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Collateral Consequences Weighed for Corporations, Not for Individuals

by RUSSELL MOKHIBER

In case you had any doubt that federal prosecutors favor corporations over individuals, check out Mythili Raman’s testimony before a House hearing this week.

Raman is the acting chief of the Criminal Division at the Department of Justice.

She appeared before the Oversight and Investigations Subcommittee of the House Financial Services Committee.

The title of the hearing — “Who Is Too Big to Fail: Are Large Financial Institutions Immune from Federal Prosecution?”

In a nutshell, the answer is — Yes they are immune from federal prosecution.

But it’s not just them.

It’s the vast majority of major corporate criminals, which now are granted deferred and non prosecution agreements when twenty years ago they were forced to plead guilty.

This sea change in corporate crime practice was ushered in by then Deputy Attorney General Holder in 1999 when he drafted the Principles of Federal Prosecution of Business Organizations. (Holder has been through the revolving door since — over to Covington & Burling to defend the corporations he’s now charged with prosecuting, then back to the Justice Department as Attorney General under President Obama. And no doubt, soon back to Covington.)

Under the subsequent rewrites of the Holder memo, federal prosecutors must now take into consideration the collateral consequences of a criminal prosecution on a major corporation including “whether there is disproportionate harm to shareholders, pension holders, employees, and others not proven personally culpable, as well as impact on the public arising from the prosecution.”

And this, along with the the eight other factors that prosecutors must take into account before prosecuting a corporation tilts the balance away from prosecution and toward deferred and non prosecution agreements.

Raman made it a point to emphasize twice during her testimony that individuals are not given the same consideration.

“For individuals, collateral consequences never enter into the equation,” Raman said.

Why not?

After all, collateral consequences for individuals can be devastating.

According to the American Bar Association Task Force on Collateral Consequences, the individual convict “may be ineligible for many federally-funded health and welfare benefits, food stamps, public housing, and federal educational assistance.”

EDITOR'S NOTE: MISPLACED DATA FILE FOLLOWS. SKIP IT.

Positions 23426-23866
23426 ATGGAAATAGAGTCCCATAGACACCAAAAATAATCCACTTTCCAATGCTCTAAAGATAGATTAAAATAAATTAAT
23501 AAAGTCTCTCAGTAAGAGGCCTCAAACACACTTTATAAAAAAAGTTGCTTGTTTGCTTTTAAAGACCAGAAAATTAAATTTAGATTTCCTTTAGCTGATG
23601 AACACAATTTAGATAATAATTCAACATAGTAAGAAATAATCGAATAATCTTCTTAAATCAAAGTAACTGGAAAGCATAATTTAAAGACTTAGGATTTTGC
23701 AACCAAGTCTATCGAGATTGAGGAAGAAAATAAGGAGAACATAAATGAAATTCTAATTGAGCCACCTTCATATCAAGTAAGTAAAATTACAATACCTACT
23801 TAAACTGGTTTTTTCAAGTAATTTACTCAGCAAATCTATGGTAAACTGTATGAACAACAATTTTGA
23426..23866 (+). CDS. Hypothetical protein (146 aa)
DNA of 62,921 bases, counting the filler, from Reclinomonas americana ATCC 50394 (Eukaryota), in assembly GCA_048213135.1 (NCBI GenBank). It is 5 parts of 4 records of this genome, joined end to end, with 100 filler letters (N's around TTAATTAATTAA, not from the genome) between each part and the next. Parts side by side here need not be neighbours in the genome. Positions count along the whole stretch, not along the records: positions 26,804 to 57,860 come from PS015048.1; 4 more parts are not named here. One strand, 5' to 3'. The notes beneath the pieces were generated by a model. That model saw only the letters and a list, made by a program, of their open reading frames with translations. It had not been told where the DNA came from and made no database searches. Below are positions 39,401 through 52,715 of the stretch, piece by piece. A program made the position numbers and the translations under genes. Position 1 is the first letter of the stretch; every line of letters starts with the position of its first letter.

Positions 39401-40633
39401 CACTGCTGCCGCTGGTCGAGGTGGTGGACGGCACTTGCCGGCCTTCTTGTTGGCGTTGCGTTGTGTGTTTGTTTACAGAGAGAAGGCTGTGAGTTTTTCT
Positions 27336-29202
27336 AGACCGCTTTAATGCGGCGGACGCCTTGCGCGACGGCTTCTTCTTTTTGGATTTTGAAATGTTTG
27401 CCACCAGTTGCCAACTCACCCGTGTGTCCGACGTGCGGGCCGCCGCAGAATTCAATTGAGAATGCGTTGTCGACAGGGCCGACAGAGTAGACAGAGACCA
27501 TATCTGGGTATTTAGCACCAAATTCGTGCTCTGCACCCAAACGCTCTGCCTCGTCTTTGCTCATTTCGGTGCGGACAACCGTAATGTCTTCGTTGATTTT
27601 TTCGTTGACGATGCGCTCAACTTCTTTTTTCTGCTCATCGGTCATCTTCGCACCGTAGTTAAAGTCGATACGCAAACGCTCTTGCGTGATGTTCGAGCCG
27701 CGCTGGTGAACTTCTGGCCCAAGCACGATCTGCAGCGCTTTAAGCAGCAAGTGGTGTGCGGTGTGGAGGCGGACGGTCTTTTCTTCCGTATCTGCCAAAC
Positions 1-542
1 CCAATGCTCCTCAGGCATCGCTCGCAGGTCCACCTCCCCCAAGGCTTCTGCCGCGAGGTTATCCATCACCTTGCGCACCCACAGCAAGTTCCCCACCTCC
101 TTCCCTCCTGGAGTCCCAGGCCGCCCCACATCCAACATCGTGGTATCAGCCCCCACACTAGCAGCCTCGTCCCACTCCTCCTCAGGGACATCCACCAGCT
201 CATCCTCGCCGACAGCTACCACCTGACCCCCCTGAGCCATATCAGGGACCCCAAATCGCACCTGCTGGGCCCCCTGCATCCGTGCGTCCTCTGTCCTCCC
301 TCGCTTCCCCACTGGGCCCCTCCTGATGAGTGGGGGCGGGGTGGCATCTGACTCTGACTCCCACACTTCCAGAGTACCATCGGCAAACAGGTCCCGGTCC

“His driver’s license may be automatically suspended, and he may no longer qualify for certain employment and professional licenses.  If he is convicted of another crime he may be subject to imprisonment as a repeat offender.  He will not be permitted to enlist in the military, or possess a firearm, or obtain a federal security clearance.  If a citizen, he may lose the right to vote. If not, he becomes immediately deportable.”

And Raman says that federal prosecutors can’t take these into consideration.

But must take the collateral consequences of a corporate conviction into consideration.

Why the difference?

Because the corporate crime lobby has marinated the justice system.

And morphed our criminal justice system from one that was meant to deliver equal justice for all to one where corporate criminals reign supreme.

“You can imagine why, when I see some of the biggest banks in the world, who get a slap on the wrist, for laundering drug money from the drug cartels, and (their executives) are not going to jail” Congresswoman Maxine Waters (D-California) told Raman at the hearing. “And then we have all of these young people getting arrested, some of them not criminal, just stupid, getting involved with small amounts of cocaine. And yet we have some of the richest, most powerful banks in the world laundering drug money from the drug cartels. Why don’t they (the bank executives) go to jail?”

Raman started to answer and Waters cut her off.

“We know what you do,” Waters said. “It’s what you do that we don’t like. What you do is — they get fined. And it’s a cost of doing business.”

Russell Mokhiber edits the Corporate Crime Reporter.

Russell Mokhiber edits the Corporate Crime Reporter.

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